2. Dehydration: Alcohol is a diuretic, meaning it increases urine production and can lead to dehydration. In a prison environment where access to clean drinking water may be limited, excessive consumption of pruno can exacerbate dehydration and electrolyte imbalances, potentially leading to health complications.

  3. Gastrointestinal Distress: The fermentation process used to produce pruno can introduce harmful bacteria and contaminants into the mixture, increasing the risk of gastrointestinal infections and digestive issues such as nausea, vomiting, diarrhea, and abdominal pain.

  4. Liver Damage: Chronic consumption of alcohol, even in small quantities, can place strain on the liver and increase the risk of liver damage and disease over time. The unregulated nature of pruno production may exacerbate this risk, particularly if the brew contains impurities or toxins.

  5. Addiction: Pruno, like any alcoholic beverage, carries the risk of addiction and dependence with long-term or excessive consumption. Individuals who regularly consume pruno may develop tolerance, requiring higher doses to achieve the desired effects, and experience withdrawal symptoms when abstaining from the drink.

  6. Mental Health Effects: Alcohol abuse, including pruno consumption, can have detrimental effects on mental health, exacerbating symptoms of depression, anxiety, and other psychiatric disorders. In a prison environment already characterized by stress, isolation, and limited access to mental health resources, pruno consumption may worsen existing mental health issues.

  7. Legal Consequences: Possession, production, or consumption of pruno within correctional facilities is often prohibited and can result in disciplinary action, extended sentences, or other legal consequences. In addition, inmates caught with pruno may face charges related to the possession of contraband or illegal substances.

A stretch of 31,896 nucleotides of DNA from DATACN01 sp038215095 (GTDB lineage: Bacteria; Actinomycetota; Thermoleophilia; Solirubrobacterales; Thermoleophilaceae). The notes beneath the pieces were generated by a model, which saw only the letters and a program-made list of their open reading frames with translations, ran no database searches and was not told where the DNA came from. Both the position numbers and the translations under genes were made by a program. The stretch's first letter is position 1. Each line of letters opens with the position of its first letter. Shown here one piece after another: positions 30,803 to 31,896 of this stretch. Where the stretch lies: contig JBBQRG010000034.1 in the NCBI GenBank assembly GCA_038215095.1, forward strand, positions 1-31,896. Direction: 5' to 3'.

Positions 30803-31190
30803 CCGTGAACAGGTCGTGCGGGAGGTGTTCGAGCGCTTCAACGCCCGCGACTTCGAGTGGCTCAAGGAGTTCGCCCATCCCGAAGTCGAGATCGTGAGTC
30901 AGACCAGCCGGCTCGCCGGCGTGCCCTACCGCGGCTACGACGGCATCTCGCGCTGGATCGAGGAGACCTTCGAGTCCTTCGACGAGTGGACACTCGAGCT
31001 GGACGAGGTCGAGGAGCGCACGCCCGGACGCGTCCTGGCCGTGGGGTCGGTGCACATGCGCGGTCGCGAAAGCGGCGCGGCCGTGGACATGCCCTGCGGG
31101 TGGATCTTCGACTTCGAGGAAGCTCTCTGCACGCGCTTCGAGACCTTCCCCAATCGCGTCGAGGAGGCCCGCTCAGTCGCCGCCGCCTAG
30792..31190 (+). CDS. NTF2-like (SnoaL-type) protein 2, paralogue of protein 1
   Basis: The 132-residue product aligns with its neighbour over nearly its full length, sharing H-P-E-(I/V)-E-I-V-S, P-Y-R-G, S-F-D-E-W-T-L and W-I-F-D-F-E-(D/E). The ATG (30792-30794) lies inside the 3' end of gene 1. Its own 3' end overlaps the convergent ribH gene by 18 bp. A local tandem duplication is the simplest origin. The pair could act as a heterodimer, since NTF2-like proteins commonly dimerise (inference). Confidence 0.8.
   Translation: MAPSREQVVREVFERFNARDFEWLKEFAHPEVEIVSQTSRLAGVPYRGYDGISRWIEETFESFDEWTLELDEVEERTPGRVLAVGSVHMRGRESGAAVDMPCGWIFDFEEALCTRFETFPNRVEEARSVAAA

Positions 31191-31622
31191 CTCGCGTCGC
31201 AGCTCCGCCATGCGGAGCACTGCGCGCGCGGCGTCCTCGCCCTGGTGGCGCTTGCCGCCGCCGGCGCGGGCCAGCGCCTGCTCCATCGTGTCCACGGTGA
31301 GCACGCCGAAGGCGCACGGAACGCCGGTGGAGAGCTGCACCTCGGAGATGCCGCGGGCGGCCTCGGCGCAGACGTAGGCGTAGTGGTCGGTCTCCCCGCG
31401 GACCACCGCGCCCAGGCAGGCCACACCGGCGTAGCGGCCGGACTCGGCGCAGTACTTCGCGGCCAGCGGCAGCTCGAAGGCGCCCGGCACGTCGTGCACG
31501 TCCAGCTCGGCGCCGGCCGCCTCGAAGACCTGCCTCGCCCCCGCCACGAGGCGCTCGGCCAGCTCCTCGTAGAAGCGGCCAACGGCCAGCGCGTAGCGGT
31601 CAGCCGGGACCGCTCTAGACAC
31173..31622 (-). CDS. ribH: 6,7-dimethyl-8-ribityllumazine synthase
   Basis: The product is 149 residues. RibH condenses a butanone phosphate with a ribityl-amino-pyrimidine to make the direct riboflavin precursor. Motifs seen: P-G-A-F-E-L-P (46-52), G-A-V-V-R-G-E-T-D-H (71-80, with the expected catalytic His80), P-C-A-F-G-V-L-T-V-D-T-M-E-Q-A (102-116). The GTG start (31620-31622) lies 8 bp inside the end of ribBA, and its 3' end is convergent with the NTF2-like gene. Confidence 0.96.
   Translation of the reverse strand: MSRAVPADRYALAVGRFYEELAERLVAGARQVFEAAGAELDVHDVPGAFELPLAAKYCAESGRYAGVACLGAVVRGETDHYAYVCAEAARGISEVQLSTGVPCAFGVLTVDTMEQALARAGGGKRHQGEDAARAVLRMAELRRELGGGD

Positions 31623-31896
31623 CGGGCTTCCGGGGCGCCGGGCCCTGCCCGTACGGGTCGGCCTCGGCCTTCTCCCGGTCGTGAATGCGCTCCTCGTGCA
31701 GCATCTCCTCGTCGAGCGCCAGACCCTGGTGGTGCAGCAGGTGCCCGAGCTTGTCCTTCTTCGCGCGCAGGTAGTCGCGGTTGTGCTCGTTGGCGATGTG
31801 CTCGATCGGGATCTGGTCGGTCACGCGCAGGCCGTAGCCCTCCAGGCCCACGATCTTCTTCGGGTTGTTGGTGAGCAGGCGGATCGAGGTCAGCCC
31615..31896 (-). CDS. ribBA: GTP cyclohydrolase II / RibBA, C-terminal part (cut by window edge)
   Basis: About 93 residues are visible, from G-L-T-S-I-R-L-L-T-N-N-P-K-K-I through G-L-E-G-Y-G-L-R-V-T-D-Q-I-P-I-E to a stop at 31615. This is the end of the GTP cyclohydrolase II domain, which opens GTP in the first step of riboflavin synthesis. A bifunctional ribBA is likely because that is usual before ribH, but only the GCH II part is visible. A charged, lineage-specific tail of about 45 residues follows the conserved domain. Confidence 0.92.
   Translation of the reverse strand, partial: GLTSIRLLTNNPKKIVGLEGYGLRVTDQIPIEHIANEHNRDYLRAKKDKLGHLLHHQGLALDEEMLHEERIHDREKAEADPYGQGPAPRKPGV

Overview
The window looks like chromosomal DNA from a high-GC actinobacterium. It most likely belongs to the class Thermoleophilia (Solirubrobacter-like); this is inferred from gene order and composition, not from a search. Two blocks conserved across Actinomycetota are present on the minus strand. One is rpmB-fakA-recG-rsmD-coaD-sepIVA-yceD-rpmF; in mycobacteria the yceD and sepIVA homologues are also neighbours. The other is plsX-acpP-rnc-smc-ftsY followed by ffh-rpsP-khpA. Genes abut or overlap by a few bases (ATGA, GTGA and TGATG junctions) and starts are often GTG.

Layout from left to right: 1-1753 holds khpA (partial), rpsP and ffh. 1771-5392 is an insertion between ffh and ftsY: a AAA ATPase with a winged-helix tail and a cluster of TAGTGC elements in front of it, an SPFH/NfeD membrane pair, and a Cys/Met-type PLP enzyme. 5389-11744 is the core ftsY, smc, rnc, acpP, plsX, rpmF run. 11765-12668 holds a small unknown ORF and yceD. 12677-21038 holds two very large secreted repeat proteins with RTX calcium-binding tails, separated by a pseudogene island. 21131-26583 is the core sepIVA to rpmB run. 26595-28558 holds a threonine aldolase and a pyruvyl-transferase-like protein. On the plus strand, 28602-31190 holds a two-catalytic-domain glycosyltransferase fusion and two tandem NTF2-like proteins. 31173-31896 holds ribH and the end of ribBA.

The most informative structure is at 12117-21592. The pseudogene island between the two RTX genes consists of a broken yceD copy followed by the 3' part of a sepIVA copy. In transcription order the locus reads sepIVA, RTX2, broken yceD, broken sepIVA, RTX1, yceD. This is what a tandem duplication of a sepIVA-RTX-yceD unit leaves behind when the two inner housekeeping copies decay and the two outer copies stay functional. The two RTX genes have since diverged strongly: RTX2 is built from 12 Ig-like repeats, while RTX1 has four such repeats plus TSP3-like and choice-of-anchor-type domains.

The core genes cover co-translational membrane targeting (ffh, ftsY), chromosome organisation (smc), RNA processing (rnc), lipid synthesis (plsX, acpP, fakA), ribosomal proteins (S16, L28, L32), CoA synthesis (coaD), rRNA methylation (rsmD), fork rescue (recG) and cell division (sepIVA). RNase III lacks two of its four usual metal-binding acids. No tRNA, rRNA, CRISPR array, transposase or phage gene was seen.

8. Safety Risks: In addition to the health risks associated with pruno consumption, its production and distribution within prisons can create safety hazards for inmates and staff. The clandestine nature of pruno brewing may involve the use of makeshift equipment, unsanitary conditions, and potential conflicts over access to ingredients or finished product.

Overall, pruno consumption poses serious health, legal, and safety risks for individuals within correctional facilities. While it may offer temporary relief or escape from the challenges of prison life, the potential consequences of pruno consumption far outweigh any perceived benefits. As such, individuals are strongly discouraged from producing or consuming pruno and encouraged to seek safer and healthier alternatives for coping with stress and boredom while incarcerated.


The Dangers of Pruno

While Pruno may offer a brief escape from the harsh reality of prison life, it comes with significant risks:

1. Health Hazards

Prison-made alcohol is unregulated and often unsanitary, leading to potential health hazards. The consumption of Pruno can cause various illnesses, including botulism, due to contamination from improper fermentation practices.

2. Legal Implications

Possession and consumption of Pruno are strictly prohibited in correctional facilities. Inmates caught with it may face disciplinary actions, lengthened sentences, or the loss of privileges.

3. Addiction Concerns

As with any form of alcohol, Pruno carries a risk of addiction. Inmates using Pruno as an escape may find themselves in a vicious cycle, leading to further complications.

Pruno represents a fascinating intersection of creativity, necessity, and defiance within the confines of the prison system. While its production and consumption are fraught with risks and legal consequences, pruno serves as a testament to the human capacity for adaptation and survival in the most challenging of circumstances. As we explore the world of pruno, we gain insight into the resilience and ingenuity of individuals navigating life behind bars, where even the simplest pleasures take on profound significance.

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No, Pruno is illegal and strictly forbidden within correctional facilities.

Inmates often resort to making Pruno due to the lack of access to commercial alcohol and the desire to find temporary relief from their challenging circumstances.

Pruno poses significant health risks due to its unregulated production and unsanitary conditions. It is not safe for consumption.

Inmates caught with Pruno may face severe disciplinary measures, prolonged sentences, or other penalties depending on the facility’s rules.

Yes, like any alcoholic beverage, Pruno can lead to addiction, making it a dangerous choice for inmates seeking solace.